The Party-list System
Do we need a party-list system in the first place?
The 1987 Constitution acknowledged that the poor and marginalized deserve representation in our political system. In 1998, Republic Act 6674 mandated that party-list representatives would then be elected, besides the congressmen elected per district to the House of Representatives. The law in fact says that 20% of all seats (52 or 53 seats) in the House of Representatives should be occupied by partylist representatives!
Unlike our usual congressmen, party-list representatives are elected by party, not individually. This makes party politics in our country stronger by encouraging the development of genuine parties with real platforms, whose representatives are accountable to their members. This is a big change from our current set-up where politicians just transfer from one generic “party” to the other like butterflies, with no concrete agenda except motherhood statements that do not vary from one election to the next.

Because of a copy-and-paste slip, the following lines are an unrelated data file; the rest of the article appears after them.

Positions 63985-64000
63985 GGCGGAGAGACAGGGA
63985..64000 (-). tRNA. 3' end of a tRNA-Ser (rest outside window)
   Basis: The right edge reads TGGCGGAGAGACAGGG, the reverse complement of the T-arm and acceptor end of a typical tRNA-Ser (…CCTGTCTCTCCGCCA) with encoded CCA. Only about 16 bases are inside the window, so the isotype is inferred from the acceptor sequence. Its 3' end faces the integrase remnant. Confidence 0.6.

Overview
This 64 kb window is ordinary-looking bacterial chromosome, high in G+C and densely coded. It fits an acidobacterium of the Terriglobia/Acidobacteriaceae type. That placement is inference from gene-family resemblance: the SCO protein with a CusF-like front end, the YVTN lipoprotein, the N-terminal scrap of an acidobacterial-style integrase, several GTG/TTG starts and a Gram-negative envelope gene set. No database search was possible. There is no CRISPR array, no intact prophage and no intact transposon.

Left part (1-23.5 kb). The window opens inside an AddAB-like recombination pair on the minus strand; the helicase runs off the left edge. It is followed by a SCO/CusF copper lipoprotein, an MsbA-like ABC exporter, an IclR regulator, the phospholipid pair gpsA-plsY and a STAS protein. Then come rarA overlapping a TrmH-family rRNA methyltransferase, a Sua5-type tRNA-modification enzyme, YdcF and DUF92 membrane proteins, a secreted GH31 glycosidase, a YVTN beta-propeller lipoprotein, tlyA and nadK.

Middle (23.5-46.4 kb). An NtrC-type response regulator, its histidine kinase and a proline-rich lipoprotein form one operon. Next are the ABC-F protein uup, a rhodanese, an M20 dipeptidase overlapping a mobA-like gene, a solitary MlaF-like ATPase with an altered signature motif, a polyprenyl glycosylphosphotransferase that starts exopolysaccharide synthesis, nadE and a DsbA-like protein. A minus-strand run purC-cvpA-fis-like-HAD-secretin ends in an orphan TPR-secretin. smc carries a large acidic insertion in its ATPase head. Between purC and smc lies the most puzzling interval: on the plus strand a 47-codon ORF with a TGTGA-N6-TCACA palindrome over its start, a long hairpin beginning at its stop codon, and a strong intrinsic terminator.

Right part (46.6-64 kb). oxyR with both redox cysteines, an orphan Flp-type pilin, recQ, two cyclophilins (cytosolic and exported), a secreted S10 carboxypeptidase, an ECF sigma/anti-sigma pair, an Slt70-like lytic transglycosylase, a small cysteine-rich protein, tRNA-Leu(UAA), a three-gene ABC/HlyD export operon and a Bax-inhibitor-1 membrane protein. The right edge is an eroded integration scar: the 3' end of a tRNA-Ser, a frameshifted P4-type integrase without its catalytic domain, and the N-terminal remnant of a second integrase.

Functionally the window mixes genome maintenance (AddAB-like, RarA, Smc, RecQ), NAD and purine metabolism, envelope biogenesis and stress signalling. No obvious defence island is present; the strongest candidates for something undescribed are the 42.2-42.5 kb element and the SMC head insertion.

But the best thing about the party-list system is that it allows for citizens’ participation in the lawmaking process. Whereas our elections are usually dominated by the rich, popular and powerful, the party-list system allows us—ordinary, frustrated but hopeful citizens—to run and advance our causes and to have a voice in Congress.
Know more about the party-list system act at the COMELEC website.